Transit

We must move towards fare-free transit and expand our service.

The bus is not just an “option” for many people. It is a necessity. Many people can’t afford a car. Others aren’t able to drive because of age, disability or medical concerns. We need to look at our transit system as an extension of our roads, not as an alternatives to cars.

Madisonians have been driving less in recent years.  People who use transit save an annual average of $10,000 over those who drive.  This impacts everyone-- the single parent, families, people of color, people like my daughter who may not be able to drive, the 20% of Wisconsin’s seniors who do not drive, and our young college graduates who say they would be more likely to stay here if they could get around without driving.  Better transit brings more businesses and people to our city, and we can increase our transit in a green way that is healthy for our citizens and our environment.  It is an investment in our city.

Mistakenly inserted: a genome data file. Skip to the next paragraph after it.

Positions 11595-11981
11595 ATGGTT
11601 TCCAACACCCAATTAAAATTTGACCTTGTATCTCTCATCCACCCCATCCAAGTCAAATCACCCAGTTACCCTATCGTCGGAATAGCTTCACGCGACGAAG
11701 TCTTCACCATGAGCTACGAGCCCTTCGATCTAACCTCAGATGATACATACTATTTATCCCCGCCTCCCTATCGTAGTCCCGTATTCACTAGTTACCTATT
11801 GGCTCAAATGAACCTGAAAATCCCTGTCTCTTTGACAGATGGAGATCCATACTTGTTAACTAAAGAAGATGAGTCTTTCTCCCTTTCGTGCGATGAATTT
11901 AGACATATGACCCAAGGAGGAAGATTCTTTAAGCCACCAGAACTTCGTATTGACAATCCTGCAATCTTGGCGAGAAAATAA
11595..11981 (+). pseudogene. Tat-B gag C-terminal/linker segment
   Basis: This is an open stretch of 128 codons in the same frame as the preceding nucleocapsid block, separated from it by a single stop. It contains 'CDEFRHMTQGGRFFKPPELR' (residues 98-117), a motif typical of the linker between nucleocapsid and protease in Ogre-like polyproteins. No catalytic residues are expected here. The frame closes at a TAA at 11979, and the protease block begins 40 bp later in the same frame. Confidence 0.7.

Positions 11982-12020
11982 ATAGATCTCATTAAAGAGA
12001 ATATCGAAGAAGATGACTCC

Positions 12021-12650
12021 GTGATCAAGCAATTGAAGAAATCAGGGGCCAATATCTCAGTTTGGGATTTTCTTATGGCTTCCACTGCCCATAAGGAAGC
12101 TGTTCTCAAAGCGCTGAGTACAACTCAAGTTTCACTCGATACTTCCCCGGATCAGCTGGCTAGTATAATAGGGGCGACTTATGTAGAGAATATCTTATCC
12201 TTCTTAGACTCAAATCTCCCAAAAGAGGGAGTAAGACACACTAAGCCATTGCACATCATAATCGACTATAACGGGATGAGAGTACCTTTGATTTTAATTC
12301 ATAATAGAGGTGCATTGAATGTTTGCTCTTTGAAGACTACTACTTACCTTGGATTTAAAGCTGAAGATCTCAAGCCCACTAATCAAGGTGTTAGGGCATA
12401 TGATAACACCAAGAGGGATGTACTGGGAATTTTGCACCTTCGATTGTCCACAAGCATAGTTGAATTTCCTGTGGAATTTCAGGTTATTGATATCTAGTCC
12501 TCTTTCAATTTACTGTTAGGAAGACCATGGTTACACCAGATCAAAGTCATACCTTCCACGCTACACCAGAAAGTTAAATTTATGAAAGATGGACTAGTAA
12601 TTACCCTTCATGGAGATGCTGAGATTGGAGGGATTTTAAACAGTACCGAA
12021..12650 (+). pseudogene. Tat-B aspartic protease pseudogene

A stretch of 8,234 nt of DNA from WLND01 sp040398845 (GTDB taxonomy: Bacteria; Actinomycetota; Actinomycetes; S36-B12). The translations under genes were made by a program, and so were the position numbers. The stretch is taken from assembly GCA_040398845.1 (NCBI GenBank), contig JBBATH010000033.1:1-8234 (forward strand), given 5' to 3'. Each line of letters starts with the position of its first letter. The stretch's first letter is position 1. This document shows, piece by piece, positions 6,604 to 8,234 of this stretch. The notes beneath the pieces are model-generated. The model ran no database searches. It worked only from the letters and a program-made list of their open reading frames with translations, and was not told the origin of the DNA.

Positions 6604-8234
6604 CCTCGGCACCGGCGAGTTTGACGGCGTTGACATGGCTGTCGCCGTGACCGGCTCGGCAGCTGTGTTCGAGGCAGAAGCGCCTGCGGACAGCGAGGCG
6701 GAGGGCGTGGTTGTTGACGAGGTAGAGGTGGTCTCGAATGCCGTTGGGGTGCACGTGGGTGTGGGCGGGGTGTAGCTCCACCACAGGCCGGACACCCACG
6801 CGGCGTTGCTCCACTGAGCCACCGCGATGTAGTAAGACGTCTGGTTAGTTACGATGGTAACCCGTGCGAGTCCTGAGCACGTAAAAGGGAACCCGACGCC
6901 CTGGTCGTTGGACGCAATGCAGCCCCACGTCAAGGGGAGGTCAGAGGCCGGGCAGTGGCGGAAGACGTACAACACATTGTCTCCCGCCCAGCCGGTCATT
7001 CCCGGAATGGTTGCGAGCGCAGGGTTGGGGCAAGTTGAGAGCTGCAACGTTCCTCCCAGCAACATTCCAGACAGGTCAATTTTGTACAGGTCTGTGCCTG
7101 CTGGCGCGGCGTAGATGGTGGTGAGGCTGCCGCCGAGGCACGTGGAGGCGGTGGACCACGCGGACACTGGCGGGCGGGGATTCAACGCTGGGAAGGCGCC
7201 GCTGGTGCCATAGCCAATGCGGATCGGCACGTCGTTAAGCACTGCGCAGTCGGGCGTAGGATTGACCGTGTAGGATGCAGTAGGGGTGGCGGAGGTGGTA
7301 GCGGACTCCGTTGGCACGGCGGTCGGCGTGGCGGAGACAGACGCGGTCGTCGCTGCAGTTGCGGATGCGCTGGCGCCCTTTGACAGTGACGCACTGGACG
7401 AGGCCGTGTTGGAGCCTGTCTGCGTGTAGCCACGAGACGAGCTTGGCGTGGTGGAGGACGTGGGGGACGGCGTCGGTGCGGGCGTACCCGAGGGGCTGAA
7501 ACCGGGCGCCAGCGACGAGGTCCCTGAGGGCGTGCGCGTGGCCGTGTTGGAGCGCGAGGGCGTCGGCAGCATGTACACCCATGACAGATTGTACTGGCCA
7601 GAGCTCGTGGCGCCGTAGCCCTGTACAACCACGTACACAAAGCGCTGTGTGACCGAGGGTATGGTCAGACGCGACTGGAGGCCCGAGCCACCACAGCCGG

It can take hours to travel by bus across town for school or a job. And it can be difficult to use Metro at all if you work at a restaurant that closes late. People of color and people of modest means are disproportionately impacted. Sadly, state and federal government aren’t likely to help anytime soon.

Metro has to be for everyone.

In recent years, we have not added the space to significantly increase our bus fleet. Our “bus barn” remains inadequate to meet growing transit needs.

I support developing a Bus Rapid Transit system and Transit Oriented Development as a long term strategy. In the short term, we should explore design changes to better accommodate the needs of those who rely on transit most.  

As mayor I will quickly establish a transit equity council to imagine a transit system that works for everyone.